Wireless data communications has become a tremendous success. The protocol used by most wireless computers is the 802.11 standard. But how secure is wireless data communications? Here is a short overview covering the basics about wireless security.
The 802.11 protocol from IEEE (Institute of Electrical and Electronics Engineers) defines a number of standards for link-layer protocols. The most popular of the 802.11 standards are the 802.11b and 802.11g. If your computer is using WiFi, you are most likely to use the 802.11 protocol.
Wireless data communications creates additional security issues. If your computer is connected to the network with a cable, someone who wants to eavesdrop on the traffic would have to get access to the cable and find a way of undetected eavesdropping on the traffic. It is not impossible but requires a lot of resources and technical skills. Wireless networks on the other hand, have no such security. The packets are broadcasted and can be received by anyone in the neighborhood. Of course, the individual packets have to be interpreted and put together in the right order. Not easy to do but you can download programs that do such things for you from the Internet.
So how can you protect yourself in a wireless world? Fortunately, the 802.11 include some security features, helping you to protect yourself. All wireless traffic can be encrypted. This is very important, since the data is broadcasted and can be received by anyone within the broadcast range. It is not even necessary to be logged onto the specific WiFi network. Thus, always encrypt the wireless traffic, otherwise you have no security what so ever.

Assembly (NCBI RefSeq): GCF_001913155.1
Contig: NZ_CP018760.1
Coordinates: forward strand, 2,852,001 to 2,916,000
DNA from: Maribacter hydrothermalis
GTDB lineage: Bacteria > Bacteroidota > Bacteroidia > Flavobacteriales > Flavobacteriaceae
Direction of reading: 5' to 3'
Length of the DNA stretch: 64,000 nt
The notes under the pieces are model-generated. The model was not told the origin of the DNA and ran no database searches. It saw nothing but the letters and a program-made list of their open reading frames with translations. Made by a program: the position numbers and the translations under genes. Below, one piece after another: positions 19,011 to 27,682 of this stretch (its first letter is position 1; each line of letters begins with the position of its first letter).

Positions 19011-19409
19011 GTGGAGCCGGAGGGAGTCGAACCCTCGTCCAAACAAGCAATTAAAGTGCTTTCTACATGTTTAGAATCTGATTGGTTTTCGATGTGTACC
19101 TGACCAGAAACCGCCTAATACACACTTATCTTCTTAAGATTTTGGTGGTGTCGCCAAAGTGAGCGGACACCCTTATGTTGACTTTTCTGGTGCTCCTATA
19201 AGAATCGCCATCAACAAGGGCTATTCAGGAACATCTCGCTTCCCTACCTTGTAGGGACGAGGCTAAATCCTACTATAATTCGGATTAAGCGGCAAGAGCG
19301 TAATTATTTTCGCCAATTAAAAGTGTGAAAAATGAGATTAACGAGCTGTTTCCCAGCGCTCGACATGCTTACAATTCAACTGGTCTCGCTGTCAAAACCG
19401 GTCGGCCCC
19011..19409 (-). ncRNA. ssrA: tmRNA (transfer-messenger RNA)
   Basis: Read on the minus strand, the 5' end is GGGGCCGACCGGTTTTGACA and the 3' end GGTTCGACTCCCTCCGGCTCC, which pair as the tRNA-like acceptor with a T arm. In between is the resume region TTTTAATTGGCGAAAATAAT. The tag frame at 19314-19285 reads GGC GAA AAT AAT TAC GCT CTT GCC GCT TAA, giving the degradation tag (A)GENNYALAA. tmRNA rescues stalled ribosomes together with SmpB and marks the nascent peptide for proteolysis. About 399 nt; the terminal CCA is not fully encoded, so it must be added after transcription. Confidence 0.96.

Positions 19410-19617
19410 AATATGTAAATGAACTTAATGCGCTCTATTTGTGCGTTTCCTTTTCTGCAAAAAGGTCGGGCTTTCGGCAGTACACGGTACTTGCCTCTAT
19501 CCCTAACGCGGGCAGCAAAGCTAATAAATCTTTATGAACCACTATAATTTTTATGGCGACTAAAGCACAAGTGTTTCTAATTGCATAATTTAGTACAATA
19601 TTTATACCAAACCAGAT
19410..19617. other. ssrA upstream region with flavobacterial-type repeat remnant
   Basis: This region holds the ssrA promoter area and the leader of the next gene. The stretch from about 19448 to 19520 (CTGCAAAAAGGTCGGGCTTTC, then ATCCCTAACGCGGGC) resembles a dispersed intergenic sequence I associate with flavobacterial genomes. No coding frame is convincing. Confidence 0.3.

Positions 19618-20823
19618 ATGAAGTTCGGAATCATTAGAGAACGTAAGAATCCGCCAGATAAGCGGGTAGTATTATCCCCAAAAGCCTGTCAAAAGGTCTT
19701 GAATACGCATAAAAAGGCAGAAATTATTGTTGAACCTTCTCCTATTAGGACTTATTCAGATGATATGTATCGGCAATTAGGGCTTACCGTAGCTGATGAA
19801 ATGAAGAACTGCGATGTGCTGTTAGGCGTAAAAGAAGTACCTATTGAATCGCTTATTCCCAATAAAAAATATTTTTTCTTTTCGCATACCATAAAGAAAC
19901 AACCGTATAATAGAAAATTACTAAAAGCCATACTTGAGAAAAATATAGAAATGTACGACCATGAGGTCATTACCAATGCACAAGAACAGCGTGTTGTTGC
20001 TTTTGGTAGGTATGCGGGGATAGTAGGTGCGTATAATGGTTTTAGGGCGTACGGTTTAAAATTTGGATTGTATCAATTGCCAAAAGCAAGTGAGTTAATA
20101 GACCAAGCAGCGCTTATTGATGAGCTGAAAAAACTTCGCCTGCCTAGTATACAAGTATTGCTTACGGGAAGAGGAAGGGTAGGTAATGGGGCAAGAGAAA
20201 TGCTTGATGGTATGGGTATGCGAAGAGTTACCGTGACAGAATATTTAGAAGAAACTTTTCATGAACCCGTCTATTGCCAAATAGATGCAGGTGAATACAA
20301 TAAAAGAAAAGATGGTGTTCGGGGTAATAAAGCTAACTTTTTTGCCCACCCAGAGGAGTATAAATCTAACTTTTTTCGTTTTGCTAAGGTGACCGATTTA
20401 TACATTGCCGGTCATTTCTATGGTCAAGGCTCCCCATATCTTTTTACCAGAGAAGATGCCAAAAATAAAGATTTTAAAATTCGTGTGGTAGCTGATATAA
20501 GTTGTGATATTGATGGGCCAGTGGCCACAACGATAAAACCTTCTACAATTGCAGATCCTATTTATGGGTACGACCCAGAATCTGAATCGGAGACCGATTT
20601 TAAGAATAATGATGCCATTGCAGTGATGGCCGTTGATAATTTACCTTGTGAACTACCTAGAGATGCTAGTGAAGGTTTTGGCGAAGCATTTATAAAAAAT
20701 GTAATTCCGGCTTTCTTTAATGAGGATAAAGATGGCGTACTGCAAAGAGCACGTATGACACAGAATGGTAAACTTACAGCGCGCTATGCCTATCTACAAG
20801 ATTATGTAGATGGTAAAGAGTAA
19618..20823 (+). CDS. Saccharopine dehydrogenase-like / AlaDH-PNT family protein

Note that many WiFi hotspots don’t use encryption. You may want to be very careful in such places. Don’t log on to any sites that don’t use SSL, which will give reasonable protection. For sites using SSL, make sure to check that the certificate is valid. If the certificate is not valid, it could be a Man-in-the-middle attack. An SSL connection is encrypted by the end-devices and can not easily be decrypted by outsiders.
If you connect to a VPN, using unencrypted wireless networks is not a big security issue. The VPN software will encrypt the traffic. Note that today it is even possible to eavesdrop on unencrypted wireless traffic using just a smartphone, no computer is needed.
The two main encryption standards are WEP, Wired Equivalency Protocol, and WPA, Wi-Fi Protected Access. WEP is an old protocol and not very secure with today’s standards. Although very few people are capable of personally cracking WEP, it is possible to download programs that will do it for you. WPA is much more secure but also it has a couple of shortcomings.
The basic version of WPA encryption makes it possible for anyone who is logged onto the WiFi network to read the traffic of others logged on to the same network. And finding out the password of the network is seldom very difficult for someone who knows what he is doing. The more secure versions of WPA require an authentication server. It is a very sound investment for companies but not for home networks.
Note that the feature of not broadcasting the SSID does not significantly increase the security of your WiFi network. It is easy to discover the SSID even if it is not broadcasted. You can find plenty of tools on the Internet which discover the SSIDs of all WiFi networks in the neighborhood, regardless if the SSID is hidden or not. Additionally, hiding the SSID may cause problems for legitimate users.
All in all, WiFi has a number of security issues but as long as you are aware of the problems you can use WiFi without worrying too much about the security issues. Just make sure that you are using strong encryption, for example SSL or VPN, when you are accessing sensitive data.